Thiruvananthapuram, Kerala, India
In 2019 we became more familiar with the life and mission of St John Henry Newman. Perhaps in 2020 we might learn something about Mar Ivanios, called the “Newman of the East” by his people.
This year the Syro-Malankara Church, the seat of which is here in Thiruvananthapuram, will be marking the 90th anniversary its reunion with Rome.
Mar Ivanios, who led the movement, was received into full communion on September 20, 1930. He is thus considered the father of the Syro-Malankara Church, one of the 23 Eastern Churches in communion with Rome.
The Syro-Malankara, like Syro-Malabar Catholics, trace their history to the missionary journey and martyrdom of St Thomas the Apostle in south India. It is traditionally held that he arrived on the south-west coast of India in 52 AD and established various churches in what are today the states of Kerala and Tamil Nadu. These “St Thomas Christians” were long united under their own bishops. In the early second millennium they began to be governed by bishops from the Near East and then centuries later from Portugal. Eventually, division came and the Church split into Latin Catholics, Syro-Malabar Catholics and the Orthodox. It was from these last that Mar Ivanios came.
He was born on September 21, 1882 into a family belonging to the Malankara Syrian Orthodox Church. Baptised with the name Geevarghese, he joined the minor seminary before going to Madras for higher studies. He was ordained a priest in 1908, and served first as principal of the minor seminary at Kottayam before going to Calcutta as a professor. In Calcutta, Fr Geevarghese founded a monastic community in the Orthodox tradition.
In the 1920s there was a “Reunion Movement” in the Malankara Orthodox Church, and Mar Ivanios, who took that name upon being consecrated a bishop, was appointed to lead it. The movement towards corporate unity with Rome faltered, and Mar Ivanios found himself increasingly alone. In 1930, he and four others – a bishop, a priest, a deacon and a layman – entered into full communion with Rome.
From that event the Syro-Malankara Catholic Church dates its recovered unity. It experienced astonishing growth under the leadership of Mar Ivanios, its first bishop. He died on July 15, 1953 and is buried at the cathedral in Thiruvananthapuram. The Syro-Malankara Church is now established as a major archiepiscopal Church and has its own patriarch or “major archbishop”, Cardinal Baselios Cleemis. The Church numbers some half million members, mostly in Kerala but also spread in diaspora communities in Europe and North America.
The Syro-Malankara see a parallel between the “Reunion Movement” of the 1920s and the Oxford Movement of the 1830s. Like Newman, Mar Ivanios was part of a broader grouping that sought to discover the sources of unity in their own traditions, Anglican and Orthodox. When the time came, though, it was not a corporate unity that was possible but an individual conversion.
Like Newman, Mar Ivanios dedicated himself to Catholic education. The Syro-Malankara have a large campus in the heart of Thiruvananthapuram, whose liberal arts college was founded by Mar Ivanios. The campus now includes schools of law, engineering, education, management and information technology, as well the major seminary. It is hoped one day to bring them all together into a unified Catholic university. Newman would have wished for the same success for his Dublin university project.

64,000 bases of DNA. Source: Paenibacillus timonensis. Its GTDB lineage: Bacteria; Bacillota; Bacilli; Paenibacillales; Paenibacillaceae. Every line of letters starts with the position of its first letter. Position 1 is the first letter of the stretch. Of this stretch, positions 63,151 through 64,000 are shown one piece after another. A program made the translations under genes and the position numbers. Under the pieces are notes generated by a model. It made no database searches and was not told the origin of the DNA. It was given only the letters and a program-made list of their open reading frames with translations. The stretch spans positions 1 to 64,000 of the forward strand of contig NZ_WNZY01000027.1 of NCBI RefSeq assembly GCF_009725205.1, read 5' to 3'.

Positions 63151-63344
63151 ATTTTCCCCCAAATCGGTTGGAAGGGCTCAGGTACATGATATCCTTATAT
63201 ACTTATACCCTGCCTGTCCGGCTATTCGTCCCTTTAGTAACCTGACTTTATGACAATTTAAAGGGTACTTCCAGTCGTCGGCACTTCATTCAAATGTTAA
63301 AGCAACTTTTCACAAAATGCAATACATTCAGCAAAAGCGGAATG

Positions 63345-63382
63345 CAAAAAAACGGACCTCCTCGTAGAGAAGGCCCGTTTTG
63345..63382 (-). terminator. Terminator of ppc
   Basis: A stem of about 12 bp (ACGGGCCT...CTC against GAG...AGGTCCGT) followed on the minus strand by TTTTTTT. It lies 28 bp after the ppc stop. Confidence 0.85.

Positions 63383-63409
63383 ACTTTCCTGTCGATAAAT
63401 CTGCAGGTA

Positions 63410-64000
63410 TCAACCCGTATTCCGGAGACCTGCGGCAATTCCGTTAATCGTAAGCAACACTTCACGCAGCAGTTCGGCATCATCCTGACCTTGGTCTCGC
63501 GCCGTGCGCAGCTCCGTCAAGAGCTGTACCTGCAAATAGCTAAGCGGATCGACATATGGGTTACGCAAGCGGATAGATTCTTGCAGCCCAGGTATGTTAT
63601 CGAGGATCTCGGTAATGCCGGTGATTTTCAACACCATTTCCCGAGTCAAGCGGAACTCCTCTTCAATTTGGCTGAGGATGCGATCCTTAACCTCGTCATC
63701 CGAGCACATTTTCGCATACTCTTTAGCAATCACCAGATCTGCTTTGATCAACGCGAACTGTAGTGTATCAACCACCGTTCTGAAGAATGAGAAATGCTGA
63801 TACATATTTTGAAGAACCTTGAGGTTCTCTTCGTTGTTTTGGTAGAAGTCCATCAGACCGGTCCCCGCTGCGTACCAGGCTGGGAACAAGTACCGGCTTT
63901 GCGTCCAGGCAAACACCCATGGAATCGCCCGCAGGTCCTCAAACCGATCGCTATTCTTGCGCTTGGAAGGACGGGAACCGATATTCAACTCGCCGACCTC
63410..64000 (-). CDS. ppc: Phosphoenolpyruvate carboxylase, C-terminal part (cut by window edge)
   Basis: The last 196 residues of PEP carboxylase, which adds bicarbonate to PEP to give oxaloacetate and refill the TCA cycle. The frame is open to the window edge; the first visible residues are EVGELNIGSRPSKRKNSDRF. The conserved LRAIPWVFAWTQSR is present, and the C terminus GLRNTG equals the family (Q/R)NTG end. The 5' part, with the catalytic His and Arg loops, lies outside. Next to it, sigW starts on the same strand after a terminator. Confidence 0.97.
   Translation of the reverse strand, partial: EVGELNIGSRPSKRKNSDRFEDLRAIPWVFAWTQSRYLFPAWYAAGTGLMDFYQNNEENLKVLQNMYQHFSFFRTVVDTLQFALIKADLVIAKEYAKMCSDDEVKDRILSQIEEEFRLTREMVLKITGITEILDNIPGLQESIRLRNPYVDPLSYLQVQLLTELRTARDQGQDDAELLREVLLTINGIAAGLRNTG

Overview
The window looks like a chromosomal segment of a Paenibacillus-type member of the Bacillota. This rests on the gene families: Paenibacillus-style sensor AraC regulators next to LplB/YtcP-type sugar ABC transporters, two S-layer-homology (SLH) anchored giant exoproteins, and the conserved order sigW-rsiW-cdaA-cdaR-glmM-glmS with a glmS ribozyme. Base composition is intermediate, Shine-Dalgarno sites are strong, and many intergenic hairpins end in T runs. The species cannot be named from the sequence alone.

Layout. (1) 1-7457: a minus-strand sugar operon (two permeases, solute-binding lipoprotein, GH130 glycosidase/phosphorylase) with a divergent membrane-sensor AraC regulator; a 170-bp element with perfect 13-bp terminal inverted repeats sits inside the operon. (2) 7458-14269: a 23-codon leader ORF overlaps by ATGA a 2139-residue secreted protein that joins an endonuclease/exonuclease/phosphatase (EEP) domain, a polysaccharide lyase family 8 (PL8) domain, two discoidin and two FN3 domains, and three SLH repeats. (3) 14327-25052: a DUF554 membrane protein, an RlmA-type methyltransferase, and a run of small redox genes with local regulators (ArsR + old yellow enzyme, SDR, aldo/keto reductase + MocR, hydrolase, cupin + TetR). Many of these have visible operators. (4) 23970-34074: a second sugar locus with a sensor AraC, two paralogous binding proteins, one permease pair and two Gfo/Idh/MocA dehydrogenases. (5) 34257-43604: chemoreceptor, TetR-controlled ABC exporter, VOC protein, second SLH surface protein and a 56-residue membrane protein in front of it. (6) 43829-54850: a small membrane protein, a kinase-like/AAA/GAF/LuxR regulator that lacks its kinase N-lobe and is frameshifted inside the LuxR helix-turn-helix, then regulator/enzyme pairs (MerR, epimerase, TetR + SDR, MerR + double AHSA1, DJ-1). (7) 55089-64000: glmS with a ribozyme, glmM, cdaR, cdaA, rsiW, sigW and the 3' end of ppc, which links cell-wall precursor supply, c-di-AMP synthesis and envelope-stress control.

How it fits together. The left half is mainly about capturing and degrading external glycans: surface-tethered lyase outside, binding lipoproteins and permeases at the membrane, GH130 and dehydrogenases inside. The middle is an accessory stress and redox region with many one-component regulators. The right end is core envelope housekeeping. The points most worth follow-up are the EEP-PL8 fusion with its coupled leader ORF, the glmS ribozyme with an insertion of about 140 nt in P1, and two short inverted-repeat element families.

At the Newman canonisation last October in Rome, one of the ancillary events was a day-long symposium on the “personal ordinariates” set up for corporate reunion with Rome. While coming more than a century after Newman’s death, ordinariate members take Newman as a patron, if not a trailblazer. To a certain degree, the English Oratories were Newman’s attempt to preserve some aspects of the Anglican tradition in the Catholic Church – the Oxbridge college model of clerics living in common without vows, the choral tradition, the priority giving to preaching.
In that regard, Mar Ivanios was rather more successful. The Syro-Malankara is a fully established Church with a complete hierarchy and distinct liturgical tradition.
During the Amazon synod controversy over the “Pachamama”, Vatican editorial director Andrea Tornielli defended the statuettes by quoting these words of Newman: “The use of temples, and these dedicated to particular saints, and ornamented on occasions with branches of trees, incense, lamps and candles; votive offerings on recovery from illness; holy water, asylums; holy days and seasons, use of calendars, processions, blessings on the fields, sacerdotal vestments, the tonsure, the ring in marriage, turning to the east, images at a later date, perhaps the ecclesiastical chant, and the Kyrie Eleison, are all of pagan origin, and sanctified by their adoption into the church.”
Leaving aside the merits of the Pachamama, Newman wrote that when all the items he listed could be found in English Catholic life. In an impoverished time of Catholic liturgy, architecture and art, much of Newman’s list would be rather alien to Catholics today. Not so to the Syro-Malankara in Kerala, where the Catholic tradition breathes deeply with its eastern lung.